n_experiments = 100
probability = 0.5
data = range(n_experiments)
pmf = binom.pmf(data, n_experiments, probability)
plt.figure(figsize = (10, 5))
plt.stem(data, pmf)
plt.show()
```

The **Poisson distribution** applies to discrete random variables and describes the number of events that occur in a fixed interval of time or space, given an average rate of occurrence. For example, the number of calls received by a call center in an hour.

In [6]:

```
from scipy.stats import poisson
n_experiments = 10
n_occur = 5
data = range(n_occur * n_experiments)
pmf = poisson.pmf(data, n_occur)
plt.figure(figsize = (10, 5))
plt.stem(data, pmf)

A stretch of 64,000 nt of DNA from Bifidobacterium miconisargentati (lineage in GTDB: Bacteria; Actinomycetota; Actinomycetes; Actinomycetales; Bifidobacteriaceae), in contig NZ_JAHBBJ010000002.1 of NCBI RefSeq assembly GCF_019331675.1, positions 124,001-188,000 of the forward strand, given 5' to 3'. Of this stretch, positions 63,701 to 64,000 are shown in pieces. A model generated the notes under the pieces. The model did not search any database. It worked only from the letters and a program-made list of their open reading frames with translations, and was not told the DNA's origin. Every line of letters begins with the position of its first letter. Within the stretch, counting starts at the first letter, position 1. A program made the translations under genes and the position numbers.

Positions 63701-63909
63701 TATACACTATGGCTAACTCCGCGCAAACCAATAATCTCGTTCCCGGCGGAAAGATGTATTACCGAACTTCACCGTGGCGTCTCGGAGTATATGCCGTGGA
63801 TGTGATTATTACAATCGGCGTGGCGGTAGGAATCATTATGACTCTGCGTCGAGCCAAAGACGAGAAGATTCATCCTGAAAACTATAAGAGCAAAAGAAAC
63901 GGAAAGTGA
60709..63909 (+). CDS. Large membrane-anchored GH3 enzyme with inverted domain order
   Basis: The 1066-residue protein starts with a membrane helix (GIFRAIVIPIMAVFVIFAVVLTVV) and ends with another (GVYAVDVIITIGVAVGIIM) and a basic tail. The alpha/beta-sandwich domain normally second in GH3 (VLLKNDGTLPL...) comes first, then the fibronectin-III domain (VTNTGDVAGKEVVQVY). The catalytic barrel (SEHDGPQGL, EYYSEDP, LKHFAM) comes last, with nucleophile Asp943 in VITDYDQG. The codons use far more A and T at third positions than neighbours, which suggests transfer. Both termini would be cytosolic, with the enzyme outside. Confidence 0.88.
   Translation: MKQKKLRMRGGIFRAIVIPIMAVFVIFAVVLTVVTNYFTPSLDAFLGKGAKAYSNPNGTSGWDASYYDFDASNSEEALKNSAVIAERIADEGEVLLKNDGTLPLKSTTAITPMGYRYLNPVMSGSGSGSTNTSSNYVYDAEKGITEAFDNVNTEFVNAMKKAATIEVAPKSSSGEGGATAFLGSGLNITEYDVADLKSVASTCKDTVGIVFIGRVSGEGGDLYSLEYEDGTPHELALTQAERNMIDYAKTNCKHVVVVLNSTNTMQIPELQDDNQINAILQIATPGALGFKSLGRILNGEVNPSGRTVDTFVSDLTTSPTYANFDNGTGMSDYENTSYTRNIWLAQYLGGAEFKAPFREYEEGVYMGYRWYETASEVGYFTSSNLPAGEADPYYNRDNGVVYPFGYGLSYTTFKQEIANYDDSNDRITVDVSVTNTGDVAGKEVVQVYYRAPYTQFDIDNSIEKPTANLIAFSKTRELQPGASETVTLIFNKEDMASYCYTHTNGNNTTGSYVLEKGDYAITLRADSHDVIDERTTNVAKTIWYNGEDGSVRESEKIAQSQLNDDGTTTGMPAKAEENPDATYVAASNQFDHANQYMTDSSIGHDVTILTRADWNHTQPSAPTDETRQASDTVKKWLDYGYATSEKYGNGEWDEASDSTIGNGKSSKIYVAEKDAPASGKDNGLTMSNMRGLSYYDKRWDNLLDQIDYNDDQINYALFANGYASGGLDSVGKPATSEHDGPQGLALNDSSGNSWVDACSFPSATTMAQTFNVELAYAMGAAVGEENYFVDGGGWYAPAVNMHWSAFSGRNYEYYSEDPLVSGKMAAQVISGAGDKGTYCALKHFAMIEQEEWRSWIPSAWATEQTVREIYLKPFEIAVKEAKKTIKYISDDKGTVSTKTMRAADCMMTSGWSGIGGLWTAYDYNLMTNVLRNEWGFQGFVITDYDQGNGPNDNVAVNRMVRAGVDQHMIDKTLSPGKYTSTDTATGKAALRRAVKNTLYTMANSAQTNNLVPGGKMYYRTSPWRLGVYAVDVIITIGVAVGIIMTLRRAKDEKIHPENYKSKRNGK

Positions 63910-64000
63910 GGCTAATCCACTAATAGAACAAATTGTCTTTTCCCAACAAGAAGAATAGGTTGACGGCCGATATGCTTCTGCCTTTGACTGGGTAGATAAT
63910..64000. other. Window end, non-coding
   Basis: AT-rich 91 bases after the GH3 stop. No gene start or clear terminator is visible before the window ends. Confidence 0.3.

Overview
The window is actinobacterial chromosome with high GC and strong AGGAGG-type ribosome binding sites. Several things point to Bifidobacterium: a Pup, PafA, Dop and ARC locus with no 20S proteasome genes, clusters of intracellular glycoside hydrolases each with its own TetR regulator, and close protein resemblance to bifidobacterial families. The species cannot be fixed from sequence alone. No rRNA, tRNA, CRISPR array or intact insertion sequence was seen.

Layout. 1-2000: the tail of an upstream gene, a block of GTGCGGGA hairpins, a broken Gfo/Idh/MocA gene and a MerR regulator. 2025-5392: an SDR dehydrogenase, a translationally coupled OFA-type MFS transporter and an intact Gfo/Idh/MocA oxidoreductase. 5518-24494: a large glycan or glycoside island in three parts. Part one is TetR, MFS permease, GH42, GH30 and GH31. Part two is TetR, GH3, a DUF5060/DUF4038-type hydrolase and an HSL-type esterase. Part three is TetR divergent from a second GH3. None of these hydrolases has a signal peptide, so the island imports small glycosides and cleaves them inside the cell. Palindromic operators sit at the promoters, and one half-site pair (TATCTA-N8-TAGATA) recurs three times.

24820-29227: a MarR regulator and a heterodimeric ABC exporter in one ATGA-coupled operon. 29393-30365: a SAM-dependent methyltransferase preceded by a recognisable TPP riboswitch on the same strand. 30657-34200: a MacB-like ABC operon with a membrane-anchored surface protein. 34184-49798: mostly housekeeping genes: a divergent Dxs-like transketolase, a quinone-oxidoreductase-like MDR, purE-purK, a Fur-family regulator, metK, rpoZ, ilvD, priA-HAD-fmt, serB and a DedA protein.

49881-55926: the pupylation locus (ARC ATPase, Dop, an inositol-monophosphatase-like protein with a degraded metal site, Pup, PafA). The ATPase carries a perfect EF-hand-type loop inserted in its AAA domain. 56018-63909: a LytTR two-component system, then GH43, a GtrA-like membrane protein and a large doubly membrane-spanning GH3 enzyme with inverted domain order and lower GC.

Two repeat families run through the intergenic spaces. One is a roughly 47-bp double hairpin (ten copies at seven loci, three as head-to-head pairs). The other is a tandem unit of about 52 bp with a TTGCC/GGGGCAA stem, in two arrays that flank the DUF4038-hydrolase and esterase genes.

plt.show()
```

The **geometric distribution** applies to discrete random variables and measures the number of trials required to obtain the first success in independent Bernoulli experiments. For example, the number of coin tosses needed to obtain the first head.

In [7]:

```
from scipy.stats import geom
n_experiments = 25
probability = 0.5
data = range(1, n_experiments)
pmf = geom.pmf(data, probability)
plt.figure(figsize = (10, 5))
plt.stem(data, pmf)
plt.show()
```

The **normal distribution** applies to continuous random variables and is bell-shaped; hence, it is also called **Gaussian distribution**. It is determined by two parameters: the mean $mu$ and the standard deviation $sigma$. For example, the distribution of heights or weights in a large population.

In [8]:

```
from scipy.stats import norm
mu, sigma = 0, 1
data = np.linspace(-5, 5, 1000)
pdf = norm.pdf(data, mu, sigma)
plt.figure(figsize = (10, 5))
plt.plot(data, pdf)
plt.show()
```